Richard Kido, Candice Sakuda and Wayne Tanna (pictured in order, above) presented a workshop on Service-Learning at the 82nd Annual Western Association of Schools and Colleges (WASC) Meeting: “From Compliance to Commitment: The Inquiring Institution,” on April 11 -14 in Irvine, Calif. Their presentation was entitled titled “Service-Learning, the Next Generation; Passing the Torch or Igniting the Flame.”
The three members of Chaminade’s Service-Learning program shared their data and findings on service learning and its direct effects on students and the on the community.
“We have found that engaging students in service learning in college tends to instill in them a greater sense of civic awareness and a deeper empathy for those in the community who are less economically blessed,” Tanna, professor of accounting, said. “We have also found that students become less self absorbed and more engaged in life-long learning and service.”
WASC invited proposals in six areas. Chaminade’s service learning team chose the Whole-Person Learning track, which includes topics such as valuing skills and ethical competencies; measurable indicators of character development; civic engagement as a defined learning experience; self-reflection and lifelong learning as defined competencies; and transformational learning.
Kido (Assistant Professor of Accounting), Sakuda (Director of Service-Learning), and Tanna (Accounting Professor) explained how to move both established programs and start-up projects to higher levels of transformational activities for students. They discussed how new class structures and course offerings can bring students to a greater awareness of their civic responsibilities – not only as current college students, but as engaged and concerned citizens after they leave the security of college.
The team shared student reflections to demonstrate the effectiveness of long running projects, and also shared students’ calls for new projects that will empower them to address issues important to them. They discussed how service learning builds academic skills while developing students’ abilities to empower them after they graduate.
Tanna said, “We see service learning as transformational learning that creates engaged citizens out of our graduates.”
Still “hot” from Service-Learning Day, three Chaminade Service-Learning students presented their work at the Fourth Annual Statewide Service-Learning Conference. The March 4 conference was hosted by Kamehameha Schools’ Kapalama Campus, and was sponsored by the Hawaii State Department of Education, State Farm Insurance, the Hawaii and Pacific Islands’ Campus Compact and Youth Service Hawaii. Featured keynote speakers included Julie Chavez Rodrigues, granddaughter of the great Cesar Chavez, and Hawaii State Representative Brian Schatz.
Chaminade students conducted a breakout session that demonstrated best practices and successful programs. Celia Pang, Donna Diaz and Kapualani Mashima highlighted student leadership development through both the Project SHINE tutorial and TCP’s mentoring initiatives. They were alsoinvited to showcase their work in a poster session. All three are enrolled in BU 480 at Chaminade, and are exploring civic engagement and sustainability in managing non-profit organizations. Of course, all three are also instrumental in the service learning projects they represent.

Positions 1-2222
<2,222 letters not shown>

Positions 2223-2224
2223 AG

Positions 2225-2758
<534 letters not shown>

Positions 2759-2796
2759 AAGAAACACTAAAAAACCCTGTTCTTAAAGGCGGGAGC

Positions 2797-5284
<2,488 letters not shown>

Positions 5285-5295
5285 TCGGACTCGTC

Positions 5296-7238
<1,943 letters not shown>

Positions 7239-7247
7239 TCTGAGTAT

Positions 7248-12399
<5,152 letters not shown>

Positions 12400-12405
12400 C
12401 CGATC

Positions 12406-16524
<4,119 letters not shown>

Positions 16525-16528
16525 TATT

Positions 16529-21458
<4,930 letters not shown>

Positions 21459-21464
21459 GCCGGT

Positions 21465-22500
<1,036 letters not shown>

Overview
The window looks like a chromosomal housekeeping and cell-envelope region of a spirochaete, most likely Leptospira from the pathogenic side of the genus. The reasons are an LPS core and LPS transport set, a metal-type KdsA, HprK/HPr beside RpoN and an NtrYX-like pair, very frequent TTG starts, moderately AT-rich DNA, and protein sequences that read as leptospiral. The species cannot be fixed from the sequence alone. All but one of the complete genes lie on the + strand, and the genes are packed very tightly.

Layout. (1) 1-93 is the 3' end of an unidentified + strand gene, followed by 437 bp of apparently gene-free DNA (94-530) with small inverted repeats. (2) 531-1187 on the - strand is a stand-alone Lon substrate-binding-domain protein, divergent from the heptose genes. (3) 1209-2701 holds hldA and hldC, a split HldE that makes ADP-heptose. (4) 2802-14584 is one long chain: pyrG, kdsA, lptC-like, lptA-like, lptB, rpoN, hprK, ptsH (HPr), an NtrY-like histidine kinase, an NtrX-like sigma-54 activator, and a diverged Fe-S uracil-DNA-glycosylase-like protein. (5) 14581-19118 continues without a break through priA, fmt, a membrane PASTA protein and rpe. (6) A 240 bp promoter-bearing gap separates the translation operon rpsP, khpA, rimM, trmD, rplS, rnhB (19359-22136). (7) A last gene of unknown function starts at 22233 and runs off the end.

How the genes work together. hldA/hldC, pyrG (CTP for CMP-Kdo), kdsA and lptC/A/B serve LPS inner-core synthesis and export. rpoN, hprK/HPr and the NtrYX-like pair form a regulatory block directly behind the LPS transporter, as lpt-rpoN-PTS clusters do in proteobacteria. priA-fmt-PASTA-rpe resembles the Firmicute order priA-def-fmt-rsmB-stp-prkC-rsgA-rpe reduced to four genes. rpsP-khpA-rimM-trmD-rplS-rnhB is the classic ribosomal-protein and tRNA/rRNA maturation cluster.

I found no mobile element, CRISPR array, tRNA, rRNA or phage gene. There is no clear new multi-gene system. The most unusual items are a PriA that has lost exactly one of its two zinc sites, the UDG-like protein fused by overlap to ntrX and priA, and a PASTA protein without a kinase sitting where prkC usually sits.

The Service-Learning gang had a busy semester. In addition to a faculty presentation at the WASC conference, four CUH students presented at the ninth annual Continuums of Service Conference in Bellevue, Washington. This year’s theme was “Engaging Leadership: New Visions, Voices, and Models.” They generated exciting conversations and ideas from a large audience.
“Our facilitation of the discussion at the conference yielded many tools and different perspectives on the pressing questions around sustainability. The synergy was exciting for me,” said Celia Pang, one of the student presenters from Tanna’s business law and ethics class. “Everyone who came to our presentation was there for the same reason … exploring sustainability, student leadership and the importance of service-learning in reaching out into the community.”
Donna Diaz, another BU480 student presenter, agreed. “Through the conference, we were able to share our knowledge and experiences, but we actually gained a wealth of material on how to better manage and sustain our projects.”
Presenter Kapualani Mashima said, “The skills and experience we gained through our BU480 course and numerous presentations have helped us to prepare for our diverse career paths. We all need to feel empowered to stand up, speak out, and make changes to ensure a better and brighter future for all!” she said.
Candice Sakuda, director of Service-Learning, also attended a special day-long pre-conference session titled, “Service-Learning and Indigenous Communities Forum,” which addressed service to Native Hawaiians and Pacific Islanders, as well as Native Americans. Tanna and Gail Grabowsky gave a presentation on service-learning as a means to achieve a “deep fix” for social issues, exploring ways to move beyond “band-aid” service to offering service that helps solve problems (through advocacy, legislative testimony, research, etc).
Dahlia Asuega, a Service-Learning community partner, brought the entire conference to tears and laughter with her inspirational keynote speech. She spoke of Mutual Housing’s Palolo efforts and their appreciation for service-learning’s role in the changes that they’ve been able to realize. She recognized Sakuda and Chaminade University several times, along with the University of Hawai'i at Manoa and Kapi'olani Community College, in the speech.